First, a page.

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The Making of Marico
How Harsh Mariwala built one of India's largest packaged consumer product company.
In 1872, two young brothers from a village of Vinjhan in Kutch set out for far-off Bombay. Traversing the then huge distance of 140 km by bullock cart to the port town of Mandvi, they boarded a sailboat—a journey that took seven days on the Arabian Sea, to reach Bombay.
Kanji Morarji, was 17th, and Vasanji Morarji, was 15th of age, when they moved to Cotton Green, where cotton bales were packed for export. Their jobs were to hoist these bales onto the weight balances. Both Kanji and Vasanji were quick to learn the ropes and soon began brokerage of cotton.
They formed their first firm in 1887: Kanji Khetsi & Co. (in partnership with Khetsi). Unfortunately, Vasanji died soon after, leaving Kanjibhai to raise his son Vallabhdas. The family expanded and so did their business. From Bombay, they expanded to the Malabar coast (Kerala).
Working as commission agents, with a brokerage of 1.5 %. Their job was to receive and sell goods that were shipped from Malabar by local traders. The railroad had not yet reached Kerala. So copra and pepper, from that state, would be transported to the port of Bombay.
The commission agents’ job would then be to sell these commodities to traders from the big cities that were connected by railway, like Delhi, Calcutta, Amritsar and Karachi (pre-Partition).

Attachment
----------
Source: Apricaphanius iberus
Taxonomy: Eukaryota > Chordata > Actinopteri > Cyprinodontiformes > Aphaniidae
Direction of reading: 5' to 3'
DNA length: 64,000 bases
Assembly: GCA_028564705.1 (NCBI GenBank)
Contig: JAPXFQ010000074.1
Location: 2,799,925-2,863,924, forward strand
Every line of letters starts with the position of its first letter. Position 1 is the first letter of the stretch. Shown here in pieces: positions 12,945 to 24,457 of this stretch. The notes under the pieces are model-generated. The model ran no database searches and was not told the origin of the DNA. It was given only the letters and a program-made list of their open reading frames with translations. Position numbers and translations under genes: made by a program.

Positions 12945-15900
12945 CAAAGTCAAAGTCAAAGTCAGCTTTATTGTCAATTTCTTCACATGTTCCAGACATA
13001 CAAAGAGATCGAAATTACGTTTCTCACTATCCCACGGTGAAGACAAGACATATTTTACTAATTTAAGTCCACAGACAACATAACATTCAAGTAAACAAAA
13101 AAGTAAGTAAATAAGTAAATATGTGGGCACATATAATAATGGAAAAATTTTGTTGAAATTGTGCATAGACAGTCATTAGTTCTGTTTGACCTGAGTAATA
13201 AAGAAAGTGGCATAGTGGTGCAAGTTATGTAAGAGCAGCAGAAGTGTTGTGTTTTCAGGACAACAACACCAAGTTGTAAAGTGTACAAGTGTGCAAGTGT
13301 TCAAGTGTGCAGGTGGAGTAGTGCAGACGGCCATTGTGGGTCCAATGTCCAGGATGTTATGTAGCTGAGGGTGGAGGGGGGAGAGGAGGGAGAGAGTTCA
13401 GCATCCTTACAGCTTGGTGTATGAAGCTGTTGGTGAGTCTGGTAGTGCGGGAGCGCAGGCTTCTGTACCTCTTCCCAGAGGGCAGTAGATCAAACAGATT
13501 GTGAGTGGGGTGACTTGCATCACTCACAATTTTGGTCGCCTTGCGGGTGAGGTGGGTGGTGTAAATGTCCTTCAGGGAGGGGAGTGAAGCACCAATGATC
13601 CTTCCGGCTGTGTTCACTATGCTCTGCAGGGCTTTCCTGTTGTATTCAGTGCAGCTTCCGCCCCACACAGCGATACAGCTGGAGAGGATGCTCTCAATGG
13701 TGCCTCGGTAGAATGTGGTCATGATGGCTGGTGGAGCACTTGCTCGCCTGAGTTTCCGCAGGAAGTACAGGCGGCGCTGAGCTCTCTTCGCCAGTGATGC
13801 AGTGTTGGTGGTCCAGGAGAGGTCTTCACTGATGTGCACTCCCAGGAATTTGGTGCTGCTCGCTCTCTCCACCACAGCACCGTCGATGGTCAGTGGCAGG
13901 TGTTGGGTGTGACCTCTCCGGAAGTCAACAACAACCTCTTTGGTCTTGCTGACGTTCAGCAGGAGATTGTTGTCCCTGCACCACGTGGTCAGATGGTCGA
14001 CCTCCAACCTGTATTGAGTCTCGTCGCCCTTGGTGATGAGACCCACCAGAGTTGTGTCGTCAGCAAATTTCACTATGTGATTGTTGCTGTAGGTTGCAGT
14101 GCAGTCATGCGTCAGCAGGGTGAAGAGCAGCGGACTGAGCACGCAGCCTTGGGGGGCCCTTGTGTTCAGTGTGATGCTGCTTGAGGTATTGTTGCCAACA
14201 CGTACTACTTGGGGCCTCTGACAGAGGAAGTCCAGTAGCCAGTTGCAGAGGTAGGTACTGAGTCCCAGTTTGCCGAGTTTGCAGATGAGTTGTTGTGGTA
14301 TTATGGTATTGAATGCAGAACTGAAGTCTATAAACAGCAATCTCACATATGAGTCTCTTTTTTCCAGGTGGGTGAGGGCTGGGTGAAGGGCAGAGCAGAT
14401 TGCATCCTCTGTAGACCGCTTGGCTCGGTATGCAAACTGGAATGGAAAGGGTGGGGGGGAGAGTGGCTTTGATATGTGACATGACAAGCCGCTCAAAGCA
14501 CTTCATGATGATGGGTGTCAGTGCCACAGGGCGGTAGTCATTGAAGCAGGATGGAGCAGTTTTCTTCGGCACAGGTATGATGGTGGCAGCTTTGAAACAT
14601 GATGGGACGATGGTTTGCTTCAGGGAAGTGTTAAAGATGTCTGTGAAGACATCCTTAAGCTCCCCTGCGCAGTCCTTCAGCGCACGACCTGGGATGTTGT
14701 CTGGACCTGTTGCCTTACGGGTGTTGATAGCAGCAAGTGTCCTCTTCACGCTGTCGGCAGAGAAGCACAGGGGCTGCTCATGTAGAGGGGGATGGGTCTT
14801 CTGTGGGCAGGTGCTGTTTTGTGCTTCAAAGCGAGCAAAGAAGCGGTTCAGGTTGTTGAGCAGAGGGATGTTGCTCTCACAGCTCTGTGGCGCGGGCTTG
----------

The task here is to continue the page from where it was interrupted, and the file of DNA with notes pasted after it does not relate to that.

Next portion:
Given the absence of any form of long-distance daily communication, the traders in Kerala had to depend on the word of the commission agents regarding the prices at which their goods were sold. This led the uncle-nephew duo to yet another enterprise.
They opened a spice shop and then a firm in Kerala under the same name, ‘Kanji Morarji’. Following this, a spice processing plant was set up on the palm-fringed backwaters of Alleppey, Kerala.
In those days, Kutchi families did not have surnames. The name of the individual followed by the father’s name declared a person’s identity. The census of 1911 led to the British government giving surnames to all, and this is where a lot of Surnames were invented. And, this is when a lot of WALA surnames were invented.
Many used the name ‘Merchant’. But, since their main trade was pepper, and had earned them a sobriquet of ‘Pepper Man’. So, ‘MARIWALA’ was adopted. Pepper in Gujarati is mari.